Love as a tool in ethnography

Ethnography at its best calls on us to see through the eyes of others, to adopt “emic” viewpoints, to understand local meanings, values, and ideologies.  Love as a force that helps us to suspect our own egos, let go of our need to be “right,” and see the other in ourselves, or ourselves in others, can serve as a useful tool to expand our ways of seeing ethnographically. Transcultural dialogue, grounded in a willingness to try to see how others see, and to move past lenses of separation, can assist in expanding our vision, and understanding better the lives of people we “study.”

In the ethnographic methods class that accompanies B-Club, we follow Sandra Harding’s (2016) calls for “creat(ing) missing diversity in research communities” in order to bring novel kinds of insights to research projects. In our classes and on our team, we try to work with the fact that we are people of different ages, genders, social positions, cultural, linguistic, racial/ethnic and social class backgrounds, who are therefore likely to see the world in different ways. We considered why one student highlighted gender issues, and another social class. We wrestle with how and why we each noticed what we noticed, missed what we missed, and interpreted things in particular ways. What was foregrounded? Backgrounded? Left out? Who did we see as the protagonists of actions, or the objects of them? How did we take the messiness of life and transform it into a neat narrative, with a beginning, middle, and end? What, to us, was the story? From what or whose perspective did we narrate the events? We aimed to learn from all of these ways of seeing in order to enrich our own, and to see collectively in more whole and complete ways.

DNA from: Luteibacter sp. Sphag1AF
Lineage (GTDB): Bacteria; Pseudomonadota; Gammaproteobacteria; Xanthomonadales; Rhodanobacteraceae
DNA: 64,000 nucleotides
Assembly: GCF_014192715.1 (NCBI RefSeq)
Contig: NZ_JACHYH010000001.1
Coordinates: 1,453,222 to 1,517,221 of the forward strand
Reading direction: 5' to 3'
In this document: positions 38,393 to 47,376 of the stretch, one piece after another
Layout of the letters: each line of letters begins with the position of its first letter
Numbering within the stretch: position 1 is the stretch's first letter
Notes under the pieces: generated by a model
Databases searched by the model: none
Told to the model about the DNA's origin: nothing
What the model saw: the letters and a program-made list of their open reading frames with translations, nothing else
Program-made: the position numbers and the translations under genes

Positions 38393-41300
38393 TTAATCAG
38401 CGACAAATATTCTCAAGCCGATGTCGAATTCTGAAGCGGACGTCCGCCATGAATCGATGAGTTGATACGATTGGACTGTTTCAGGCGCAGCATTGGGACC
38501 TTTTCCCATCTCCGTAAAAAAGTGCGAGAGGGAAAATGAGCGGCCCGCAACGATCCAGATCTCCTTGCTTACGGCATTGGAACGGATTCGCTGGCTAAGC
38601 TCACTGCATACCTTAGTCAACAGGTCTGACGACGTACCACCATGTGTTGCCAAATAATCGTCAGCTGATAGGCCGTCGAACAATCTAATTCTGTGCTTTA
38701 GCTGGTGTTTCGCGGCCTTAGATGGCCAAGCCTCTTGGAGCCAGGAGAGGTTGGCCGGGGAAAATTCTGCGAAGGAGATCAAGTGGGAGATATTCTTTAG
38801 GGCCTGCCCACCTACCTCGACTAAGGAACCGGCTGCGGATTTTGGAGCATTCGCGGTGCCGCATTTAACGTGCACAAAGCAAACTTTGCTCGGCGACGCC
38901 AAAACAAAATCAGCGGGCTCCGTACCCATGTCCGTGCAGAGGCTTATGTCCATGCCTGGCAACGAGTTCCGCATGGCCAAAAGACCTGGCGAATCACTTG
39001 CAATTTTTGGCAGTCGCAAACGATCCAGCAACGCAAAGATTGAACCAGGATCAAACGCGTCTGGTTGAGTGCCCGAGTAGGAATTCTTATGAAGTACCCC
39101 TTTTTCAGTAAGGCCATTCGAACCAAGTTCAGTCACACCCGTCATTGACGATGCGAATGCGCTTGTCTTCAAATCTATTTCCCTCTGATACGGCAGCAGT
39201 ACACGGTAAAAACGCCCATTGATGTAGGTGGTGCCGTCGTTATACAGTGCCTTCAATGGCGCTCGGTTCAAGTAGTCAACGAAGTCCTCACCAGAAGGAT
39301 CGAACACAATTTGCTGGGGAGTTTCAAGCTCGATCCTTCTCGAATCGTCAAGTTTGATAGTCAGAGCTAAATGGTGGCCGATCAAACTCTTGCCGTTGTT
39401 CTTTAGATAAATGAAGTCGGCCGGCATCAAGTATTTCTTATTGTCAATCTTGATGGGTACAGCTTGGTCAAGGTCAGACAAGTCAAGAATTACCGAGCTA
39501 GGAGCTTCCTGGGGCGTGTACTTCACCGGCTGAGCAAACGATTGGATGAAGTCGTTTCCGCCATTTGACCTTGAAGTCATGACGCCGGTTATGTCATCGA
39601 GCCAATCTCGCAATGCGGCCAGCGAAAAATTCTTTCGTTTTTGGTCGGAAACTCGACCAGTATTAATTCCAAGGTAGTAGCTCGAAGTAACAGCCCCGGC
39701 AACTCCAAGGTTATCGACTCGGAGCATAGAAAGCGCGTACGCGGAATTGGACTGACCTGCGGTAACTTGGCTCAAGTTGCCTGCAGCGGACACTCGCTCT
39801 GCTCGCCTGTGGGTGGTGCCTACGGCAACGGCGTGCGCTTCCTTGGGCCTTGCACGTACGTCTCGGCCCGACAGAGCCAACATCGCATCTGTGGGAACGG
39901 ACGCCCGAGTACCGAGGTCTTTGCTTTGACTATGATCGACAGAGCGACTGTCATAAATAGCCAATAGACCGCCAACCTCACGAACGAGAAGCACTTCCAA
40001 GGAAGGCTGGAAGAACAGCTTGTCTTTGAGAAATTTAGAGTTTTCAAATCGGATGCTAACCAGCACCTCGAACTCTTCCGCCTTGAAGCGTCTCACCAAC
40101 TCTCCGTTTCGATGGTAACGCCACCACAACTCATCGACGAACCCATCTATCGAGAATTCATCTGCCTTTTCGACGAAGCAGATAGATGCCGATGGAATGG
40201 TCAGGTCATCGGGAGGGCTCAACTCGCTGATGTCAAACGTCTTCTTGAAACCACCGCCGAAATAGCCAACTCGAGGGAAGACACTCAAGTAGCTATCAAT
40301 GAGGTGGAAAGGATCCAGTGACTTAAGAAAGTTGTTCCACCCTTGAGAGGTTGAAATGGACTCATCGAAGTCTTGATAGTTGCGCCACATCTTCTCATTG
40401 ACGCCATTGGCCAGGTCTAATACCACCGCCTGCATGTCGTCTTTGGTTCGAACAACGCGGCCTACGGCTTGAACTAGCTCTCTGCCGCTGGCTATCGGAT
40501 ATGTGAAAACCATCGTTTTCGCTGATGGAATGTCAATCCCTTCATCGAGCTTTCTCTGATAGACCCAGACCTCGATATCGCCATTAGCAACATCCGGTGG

Working with children offers us many opportunities to try to see the world with fresh eyes, and in our work at B-Club we continuously push against the “adult ideological viewpoint” as we try to see how children understand the world they are growing in to. This doesn’t mean abandoning the critical analyses we may bring based on our greater number of years on the planet; it just means holding them lightly, and seeing how they fit with children’s views of their worlds; considering that there can be different truths, or different ways of understanding the complexities of the world. Most importantly, we might learn from kids.